Journalist, technical engineer among St James awardees
Veteran journalist Clinton Pickering and radio and television technical officer Byron McDonald were among 26 residents of St James who received special National Heroes Day recognition for their contribution to the national life in their respective fields of endeavour.
The awards, a joint venture between the St James Municipal Corporation and the Jamaica Cultural Development Commission, saw Pickering receiving the prestigious Sam Sharpe Award for his over 40 years of service to journalism, while McDonald, who has also given over 40 years of service in his field, was presented with the Mayor’s Special Award.
In lauding the contribution of Pickering, who now works as a freelance journalist, his citation stated that he has been an integral part of the media landscape for over four decades, during which he worked with almost every major newspaper in Jamaica.
“Clinton Pickering’s fingerprints have been left on newspaper pages, such as the Beacon, The Gleaner, THE STAR, and today the Western Mirror, where he is a regular contributor,” the citation read.
Responding to his award, Pickering, who for years has been keeping Radio Jamaica listeners up to date on happenings in western Jamaica through the station’s rural and traffic report programmes, said he appreciates the recognition and promises to continue working to support the continued development of the parish and the wider Jamaica.
“I appreciate the fact that the municipality, on behalf of the people of St James, recognised me for many decades of hard work,” said Pickering, who has also worked for several international media houses, including The New York Times and the Caribbean News Agency.
“Throughout my nearly 50 years as a journalist, it certainly feels good that one gets recognised for their contribution. However, it was never about working for an award. I have been working, and will continue to work, towards the growth and development of my community.”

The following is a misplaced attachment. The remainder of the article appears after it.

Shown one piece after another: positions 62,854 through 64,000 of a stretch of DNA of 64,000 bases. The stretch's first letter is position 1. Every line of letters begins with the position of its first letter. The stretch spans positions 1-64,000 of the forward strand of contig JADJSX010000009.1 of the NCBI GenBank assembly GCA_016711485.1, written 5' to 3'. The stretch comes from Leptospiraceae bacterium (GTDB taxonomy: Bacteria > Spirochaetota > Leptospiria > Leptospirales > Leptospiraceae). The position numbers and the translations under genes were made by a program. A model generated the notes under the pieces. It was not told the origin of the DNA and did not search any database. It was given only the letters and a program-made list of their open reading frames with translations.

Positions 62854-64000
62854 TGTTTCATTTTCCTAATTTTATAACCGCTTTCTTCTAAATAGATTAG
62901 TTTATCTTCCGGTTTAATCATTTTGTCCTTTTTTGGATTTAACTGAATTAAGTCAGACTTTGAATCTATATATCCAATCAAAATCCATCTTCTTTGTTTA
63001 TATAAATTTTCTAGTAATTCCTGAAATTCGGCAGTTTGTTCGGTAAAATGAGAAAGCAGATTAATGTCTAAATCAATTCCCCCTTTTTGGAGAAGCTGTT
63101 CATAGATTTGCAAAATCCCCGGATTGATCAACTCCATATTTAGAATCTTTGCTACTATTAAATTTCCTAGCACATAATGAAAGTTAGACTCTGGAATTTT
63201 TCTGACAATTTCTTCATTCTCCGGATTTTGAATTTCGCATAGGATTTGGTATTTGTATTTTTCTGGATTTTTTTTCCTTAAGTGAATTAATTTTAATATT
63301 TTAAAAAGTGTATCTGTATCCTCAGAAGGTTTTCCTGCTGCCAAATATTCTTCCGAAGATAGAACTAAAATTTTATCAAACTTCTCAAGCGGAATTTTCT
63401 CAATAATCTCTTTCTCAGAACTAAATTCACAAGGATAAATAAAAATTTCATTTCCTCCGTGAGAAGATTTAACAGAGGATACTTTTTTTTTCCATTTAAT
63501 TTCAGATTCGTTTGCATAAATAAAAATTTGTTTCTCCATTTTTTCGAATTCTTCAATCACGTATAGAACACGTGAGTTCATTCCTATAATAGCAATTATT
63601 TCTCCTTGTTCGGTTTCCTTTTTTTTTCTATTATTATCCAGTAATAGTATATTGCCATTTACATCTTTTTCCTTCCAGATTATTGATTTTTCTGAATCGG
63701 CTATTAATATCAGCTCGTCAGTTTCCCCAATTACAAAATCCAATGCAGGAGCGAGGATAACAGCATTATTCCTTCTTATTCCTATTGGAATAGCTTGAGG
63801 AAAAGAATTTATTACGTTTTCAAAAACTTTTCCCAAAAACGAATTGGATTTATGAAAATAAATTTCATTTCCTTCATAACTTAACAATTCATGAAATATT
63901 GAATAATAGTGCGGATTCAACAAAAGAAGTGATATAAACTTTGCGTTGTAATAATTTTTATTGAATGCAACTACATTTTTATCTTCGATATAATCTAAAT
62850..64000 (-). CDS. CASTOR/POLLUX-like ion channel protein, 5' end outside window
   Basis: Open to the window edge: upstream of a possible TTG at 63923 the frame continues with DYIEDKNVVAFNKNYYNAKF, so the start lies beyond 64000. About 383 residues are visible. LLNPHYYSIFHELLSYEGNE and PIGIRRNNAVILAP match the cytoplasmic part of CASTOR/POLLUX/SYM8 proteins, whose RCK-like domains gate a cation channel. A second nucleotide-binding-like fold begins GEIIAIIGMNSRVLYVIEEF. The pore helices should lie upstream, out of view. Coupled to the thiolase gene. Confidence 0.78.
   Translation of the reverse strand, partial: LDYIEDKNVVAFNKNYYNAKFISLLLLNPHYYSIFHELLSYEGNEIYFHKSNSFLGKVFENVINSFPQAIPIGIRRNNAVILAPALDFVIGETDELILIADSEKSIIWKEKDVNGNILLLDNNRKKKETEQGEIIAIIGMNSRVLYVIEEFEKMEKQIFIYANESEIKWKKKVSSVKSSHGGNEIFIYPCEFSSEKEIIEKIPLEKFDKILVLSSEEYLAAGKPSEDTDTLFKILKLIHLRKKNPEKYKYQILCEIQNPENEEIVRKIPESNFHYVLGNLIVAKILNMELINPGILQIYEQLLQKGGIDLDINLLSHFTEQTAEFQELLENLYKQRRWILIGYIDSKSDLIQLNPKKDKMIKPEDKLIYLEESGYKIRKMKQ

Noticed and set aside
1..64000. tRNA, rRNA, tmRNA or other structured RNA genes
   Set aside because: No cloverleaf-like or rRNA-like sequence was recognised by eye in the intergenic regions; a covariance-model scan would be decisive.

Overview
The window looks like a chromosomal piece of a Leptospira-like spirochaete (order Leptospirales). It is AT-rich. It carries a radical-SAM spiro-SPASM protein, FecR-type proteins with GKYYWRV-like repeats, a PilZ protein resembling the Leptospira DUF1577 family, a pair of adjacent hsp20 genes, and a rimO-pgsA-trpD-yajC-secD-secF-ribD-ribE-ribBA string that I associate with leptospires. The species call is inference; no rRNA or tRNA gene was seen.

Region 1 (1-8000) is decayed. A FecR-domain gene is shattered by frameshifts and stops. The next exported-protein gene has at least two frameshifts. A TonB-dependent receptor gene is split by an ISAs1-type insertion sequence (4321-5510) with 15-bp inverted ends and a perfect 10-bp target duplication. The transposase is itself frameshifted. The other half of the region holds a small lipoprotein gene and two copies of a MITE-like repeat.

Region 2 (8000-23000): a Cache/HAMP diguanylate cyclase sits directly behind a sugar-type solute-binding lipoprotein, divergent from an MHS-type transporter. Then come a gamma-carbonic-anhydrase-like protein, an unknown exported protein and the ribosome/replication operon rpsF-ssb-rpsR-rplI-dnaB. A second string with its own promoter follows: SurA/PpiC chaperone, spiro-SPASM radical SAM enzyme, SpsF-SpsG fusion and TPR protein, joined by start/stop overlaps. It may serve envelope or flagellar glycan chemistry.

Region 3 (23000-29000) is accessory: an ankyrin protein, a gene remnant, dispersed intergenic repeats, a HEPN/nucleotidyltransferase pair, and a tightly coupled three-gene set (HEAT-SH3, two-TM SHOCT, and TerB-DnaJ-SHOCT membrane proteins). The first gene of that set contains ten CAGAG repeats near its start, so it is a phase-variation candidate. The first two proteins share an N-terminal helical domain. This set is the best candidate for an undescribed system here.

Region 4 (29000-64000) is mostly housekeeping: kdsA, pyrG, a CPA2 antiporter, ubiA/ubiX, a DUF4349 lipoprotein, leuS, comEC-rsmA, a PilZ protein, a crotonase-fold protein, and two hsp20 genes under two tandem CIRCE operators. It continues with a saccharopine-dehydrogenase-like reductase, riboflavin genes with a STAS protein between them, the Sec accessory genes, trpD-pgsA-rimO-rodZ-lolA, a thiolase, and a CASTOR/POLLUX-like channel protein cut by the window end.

As for McDonald, who recently retired from TVJ and Radio Jamaica, he told The Gleaner that he feels very special to be counted among those who have been recognised for the work they do to make others comfortable.
“I did not see this coming, especially now that I have retired. I am happy that the people of St James have recognised my work, even when it might not look like anything to some. I appreciate it a whole lot,” said McDonald.
Over the last four decades, McDonald, at different times, worked with the now-defunct Jamaica Broadcasting Corporation, TVJ, and Radio Jamaica, ensuring that the people of St James and western Jamaica were able to listen to their radios and watch their televisions with as little interruptions as possible.
McDonald’s citation spoke to the fact that he was quite generous in offering technical training, free of charge, to young people with whom he worked, creating the scope for them to land and hold jobs on the technical side of the media landscape.
During the ceremony, Montego Bay Mayor Leeroy Williams said the city and the wider St James have benefited immensely from the contributions of the various recipients and as such, he was delighted to present them with the Sam Sharpe Award and the Mayor’s Special Award.
“I am pleased for the achievement of our city, and I thank every law-abiding citizen for their contribution in the process, especially to our Sam Sharpe awardees,” said Williams. “I want you to continue to resist mediocrity, and redouble your efforts for the development of our city and our nation.”